The Hamlet, 312 (Event)

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A small commotion set up among the ponies
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Turn of the Century (1890-1913)
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Narrative Status: 
Monday, April 3, 1899 to Sunday, April 30, 1899

Checked 1/2/2017 JB


In the barn, Buck pours the shell corn into the trough for the ponies. The first of the herd reacts with a "single snort of amazed horror," followed soon after by the loud "crack" of a wooden plank and then the "loud fury" of the herd so that the "entire interior" of the barn "exploded into mad tossing shapes" (312). The men turn from the doors and run for the wagon. Eck follows them, but turns to see his son still peering through the knot-hole in the barn door, which is destroyed as the herd rushes into the fenced-in lot outside. As the ponies scatter furiously into the lot, Eck can see Wallstreet once more in the self-same position, "unscathed, his eye still leaned to the vanished knot-hole" (313). Eck shouts to his son, and Wallstreet runs for the wagon with the ponies galloping about him. His father reaches out and pulls the boy into the wagon bed beside him. As he begins to scold the boy, the men intervene, saying that it is not only their fault, but the work of Buck who appears at the smashed door of the barn.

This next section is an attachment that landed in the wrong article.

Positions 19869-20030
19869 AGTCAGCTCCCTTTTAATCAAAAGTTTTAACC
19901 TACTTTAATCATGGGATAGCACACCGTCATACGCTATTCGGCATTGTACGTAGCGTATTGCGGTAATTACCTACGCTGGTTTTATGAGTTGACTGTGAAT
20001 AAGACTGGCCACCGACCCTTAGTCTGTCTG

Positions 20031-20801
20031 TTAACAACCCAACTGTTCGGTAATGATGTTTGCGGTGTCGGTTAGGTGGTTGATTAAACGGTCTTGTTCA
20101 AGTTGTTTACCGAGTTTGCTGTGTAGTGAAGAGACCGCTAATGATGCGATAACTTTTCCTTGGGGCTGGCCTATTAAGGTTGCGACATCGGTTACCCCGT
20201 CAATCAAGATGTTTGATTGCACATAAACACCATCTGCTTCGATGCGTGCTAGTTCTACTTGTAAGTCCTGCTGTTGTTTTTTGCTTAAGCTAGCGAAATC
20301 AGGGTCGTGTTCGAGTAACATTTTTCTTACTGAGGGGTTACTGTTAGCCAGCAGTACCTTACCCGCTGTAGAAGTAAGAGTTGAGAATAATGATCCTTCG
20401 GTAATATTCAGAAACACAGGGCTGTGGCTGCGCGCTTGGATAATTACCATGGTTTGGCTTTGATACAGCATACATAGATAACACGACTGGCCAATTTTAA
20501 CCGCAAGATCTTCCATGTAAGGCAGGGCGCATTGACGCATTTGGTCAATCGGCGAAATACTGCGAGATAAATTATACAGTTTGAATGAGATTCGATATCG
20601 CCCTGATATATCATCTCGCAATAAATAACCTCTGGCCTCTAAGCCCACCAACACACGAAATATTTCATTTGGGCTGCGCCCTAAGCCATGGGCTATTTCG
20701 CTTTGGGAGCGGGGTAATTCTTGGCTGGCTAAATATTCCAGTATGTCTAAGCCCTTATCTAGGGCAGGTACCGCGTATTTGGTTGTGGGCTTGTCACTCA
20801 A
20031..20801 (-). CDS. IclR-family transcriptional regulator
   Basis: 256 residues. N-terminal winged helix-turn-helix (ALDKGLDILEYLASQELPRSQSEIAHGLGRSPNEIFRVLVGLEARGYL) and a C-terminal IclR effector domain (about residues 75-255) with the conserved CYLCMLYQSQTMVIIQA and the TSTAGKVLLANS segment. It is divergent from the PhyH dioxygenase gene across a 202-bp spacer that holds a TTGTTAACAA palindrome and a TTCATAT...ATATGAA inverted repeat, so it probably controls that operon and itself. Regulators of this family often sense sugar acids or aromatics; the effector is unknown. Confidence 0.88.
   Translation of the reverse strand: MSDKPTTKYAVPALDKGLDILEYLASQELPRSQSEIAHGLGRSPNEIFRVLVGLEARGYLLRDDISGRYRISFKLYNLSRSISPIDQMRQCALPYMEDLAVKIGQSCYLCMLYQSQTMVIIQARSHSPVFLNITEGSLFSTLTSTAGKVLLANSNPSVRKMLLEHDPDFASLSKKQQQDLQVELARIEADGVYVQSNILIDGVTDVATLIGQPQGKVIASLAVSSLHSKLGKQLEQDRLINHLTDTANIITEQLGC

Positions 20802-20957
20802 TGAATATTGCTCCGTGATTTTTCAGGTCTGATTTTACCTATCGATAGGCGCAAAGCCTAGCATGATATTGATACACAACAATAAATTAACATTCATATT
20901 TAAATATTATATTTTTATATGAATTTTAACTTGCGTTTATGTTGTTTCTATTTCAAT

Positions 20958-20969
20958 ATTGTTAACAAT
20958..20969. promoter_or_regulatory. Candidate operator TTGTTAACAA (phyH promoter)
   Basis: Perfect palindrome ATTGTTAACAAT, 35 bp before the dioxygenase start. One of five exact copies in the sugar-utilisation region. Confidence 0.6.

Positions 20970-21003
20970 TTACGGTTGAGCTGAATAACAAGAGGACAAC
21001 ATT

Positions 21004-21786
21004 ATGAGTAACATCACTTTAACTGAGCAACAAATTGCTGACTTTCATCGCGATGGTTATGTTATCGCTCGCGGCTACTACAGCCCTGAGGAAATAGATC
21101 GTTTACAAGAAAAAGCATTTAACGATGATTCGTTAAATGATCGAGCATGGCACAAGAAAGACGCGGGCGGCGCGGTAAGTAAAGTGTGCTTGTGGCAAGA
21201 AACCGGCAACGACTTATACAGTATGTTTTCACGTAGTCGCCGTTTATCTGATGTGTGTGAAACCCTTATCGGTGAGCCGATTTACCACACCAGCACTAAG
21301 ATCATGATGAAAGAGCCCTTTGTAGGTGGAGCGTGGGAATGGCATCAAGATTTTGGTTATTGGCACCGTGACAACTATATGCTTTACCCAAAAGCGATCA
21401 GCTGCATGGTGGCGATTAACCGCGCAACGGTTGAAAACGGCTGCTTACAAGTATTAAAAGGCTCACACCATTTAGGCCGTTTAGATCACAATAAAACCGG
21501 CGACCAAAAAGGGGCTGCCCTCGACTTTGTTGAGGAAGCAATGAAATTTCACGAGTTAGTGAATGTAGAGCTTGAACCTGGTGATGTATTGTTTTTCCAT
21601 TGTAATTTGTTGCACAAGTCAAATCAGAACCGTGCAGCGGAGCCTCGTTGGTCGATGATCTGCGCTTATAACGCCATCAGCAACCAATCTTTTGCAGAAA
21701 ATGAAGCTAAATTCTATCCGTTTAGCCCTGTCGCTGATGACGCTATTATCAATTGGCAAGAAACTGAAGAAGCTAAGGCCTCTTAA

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Actions: Swarming; Themes: Nature, Wildness, Danger; Relations: Father and Son; Objects: Shell Corn; Animals: Pony